First published on NPR's Baby Project
NPR, I haven't been completely honest with you, and feel like I need to get something off my chest.
A couple of weeks ago at my husband's family reunion, I noticed that I was really swelling up in my hands and feet. I thought it was best to try weighing myself to see how much water weight I had actually gained: 14 pounds. In two weeks. This is one of the warning signs of pregnancy-induced hypertension, which could lead to pre-eclampsia, possible induction, and completely ruin my chances of a home birth.
I immediately finished working and took it easy for a couple of days. I went over to the hospital on the mainland and had some blood taken to check if my liver and kidneys were working properly. I also collected my urine in a jug for 24 hours (fun times, let me tell you), to test for protein. If all of the above came back positive, I would be diagnosed with pre-eclampsia.
Needless to say, I was devastated, which I don't think did much for any hypertension I might have been experiencing. However, it all came back negative, and my blood pressure went back down to normal. I was given the OK to go ahead and birth at home again, and that was that.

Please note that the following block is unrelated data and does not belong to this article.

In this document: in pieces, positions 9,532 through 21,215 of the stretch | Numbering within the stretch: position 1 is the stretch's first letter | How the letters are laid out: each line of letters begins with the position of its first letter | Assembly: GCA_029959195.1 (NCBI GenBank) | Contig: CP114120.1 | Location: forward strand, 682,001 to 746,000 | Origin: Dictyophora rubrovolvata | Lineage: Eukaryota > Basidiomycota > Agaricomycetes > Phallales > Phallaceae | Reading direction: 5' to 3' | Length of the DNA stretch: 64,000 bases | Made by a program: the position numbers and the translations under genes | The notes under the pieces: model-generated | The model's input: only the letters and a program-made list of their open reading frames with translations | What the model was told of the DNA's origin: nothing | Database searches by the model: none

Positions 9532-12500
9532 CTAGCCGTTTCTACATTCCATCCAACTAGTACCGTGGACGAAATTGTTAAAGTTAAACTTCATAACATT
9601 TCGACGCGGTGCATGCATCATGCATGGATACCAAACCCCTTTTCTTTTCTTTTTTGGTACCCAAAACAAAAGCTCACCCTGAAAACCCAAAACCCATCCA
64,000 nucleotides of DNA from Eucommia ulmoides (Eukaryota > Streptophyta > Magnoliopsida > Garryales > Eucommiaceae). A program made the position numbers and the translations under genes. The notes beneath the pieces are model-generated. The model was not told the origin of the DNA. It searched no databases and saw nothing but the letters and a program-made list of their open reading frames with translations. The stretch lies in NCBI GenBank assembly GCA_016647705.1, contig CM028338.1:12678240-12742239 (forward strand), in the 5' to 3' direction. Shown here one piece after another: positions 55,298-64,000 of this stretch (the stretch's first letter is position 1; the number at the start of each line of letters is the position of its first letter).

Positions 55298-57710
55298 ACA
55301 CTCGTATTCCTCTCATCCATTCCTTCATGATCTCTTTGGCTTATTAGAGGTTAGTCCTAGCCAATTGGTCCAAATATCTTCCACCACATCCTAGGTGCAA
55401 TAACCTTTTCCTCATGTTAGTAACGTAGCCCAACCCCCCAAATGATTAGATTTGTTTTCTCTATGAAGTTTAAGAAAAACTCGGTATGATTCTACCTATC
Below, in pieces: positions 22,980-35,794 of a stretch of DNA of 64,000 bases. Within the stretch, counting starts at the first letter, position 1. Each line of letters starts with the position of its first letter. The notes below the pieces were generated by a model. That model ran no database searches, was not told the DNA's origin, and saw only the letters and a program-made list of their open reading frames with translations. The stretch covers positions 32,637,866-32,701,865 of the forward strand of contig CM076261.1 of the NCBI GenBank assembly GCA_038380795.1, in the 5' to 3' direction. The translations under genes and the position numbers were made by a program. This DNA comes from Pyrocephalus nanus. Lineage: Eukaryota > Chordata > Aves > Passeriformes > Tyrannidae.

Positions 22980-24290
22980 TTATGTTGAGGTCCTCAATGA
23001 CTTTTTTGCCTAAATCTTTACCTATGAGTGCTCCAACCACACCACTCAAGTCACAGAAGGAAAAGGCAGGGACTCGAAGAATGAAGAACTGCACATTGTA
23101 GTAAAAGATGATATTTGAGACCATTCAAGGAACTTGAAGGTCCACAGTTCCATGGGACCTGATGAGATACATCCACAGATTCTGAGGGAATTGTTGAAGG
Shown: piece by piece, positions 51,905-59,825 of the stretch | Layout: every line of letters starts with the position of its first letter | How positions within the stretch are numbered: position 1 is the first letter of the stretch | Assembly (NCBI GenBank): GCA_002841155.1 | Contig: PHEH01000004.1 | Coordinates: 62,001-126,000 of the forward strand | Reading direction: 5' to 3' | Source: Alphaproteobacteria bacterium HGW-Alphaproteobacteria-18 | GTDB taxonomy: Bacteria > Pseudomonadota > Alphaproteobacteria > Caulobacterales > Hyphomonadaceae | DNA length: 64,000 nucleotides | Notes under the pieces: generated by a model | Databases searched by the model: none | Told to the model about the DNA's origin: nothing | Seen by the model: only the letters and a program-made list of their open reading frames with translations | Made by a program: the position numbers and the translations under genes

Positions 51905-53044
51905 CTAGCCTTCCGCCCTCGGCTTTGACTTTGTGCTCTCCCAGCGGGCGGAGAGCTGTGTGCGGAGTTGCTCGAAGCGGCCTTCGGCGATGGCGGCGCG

Or was it?
Last Friday, I was getting significantly high readings on the blood pressure monitor I had borrowed from my aunt, and my midwife recommended that I go over to the hospital again to test my blood. My midwife also mentioned that if tests came back positive or if my blood pressure continued to remain high, we would have to transfer care to a doctor at the hospital. Already in the pretty emotional state of being almost 37 weeks pregnant, I was angry and distressed and feel very sorry for the people who were on the boat with me as I sniffled my way across Penobscot Bay on the ferry.
Once I got to the Women's Health Clinic at Pen Bay Medical Center, I was feeling a bit more put together and was very taken with the nurse-midwife to whom my midwife has recommended me. She put me at ease and explained my options, but didn't beat around the bush when we talked about my birth plan basically going down the tubes.
After what could only be described as a pretty perfect pregnancy, I was losing everything I had worked for because of my stupid blood pressure. I was assigned to bed rest the following day, Saturday, to see if my blood pressure would go down and if we could lose some of the swelling in my ankles and feet. If I could, there was a chance that a home birth could happen.
The next day, I took her advice very seriously, lying on the couch all day watching TheNext Food Network Star and eating massive amounts of protein. By the end of the day, my feet looked normal for the first time in weeks, and my blood pressure was down again. Things were looking up!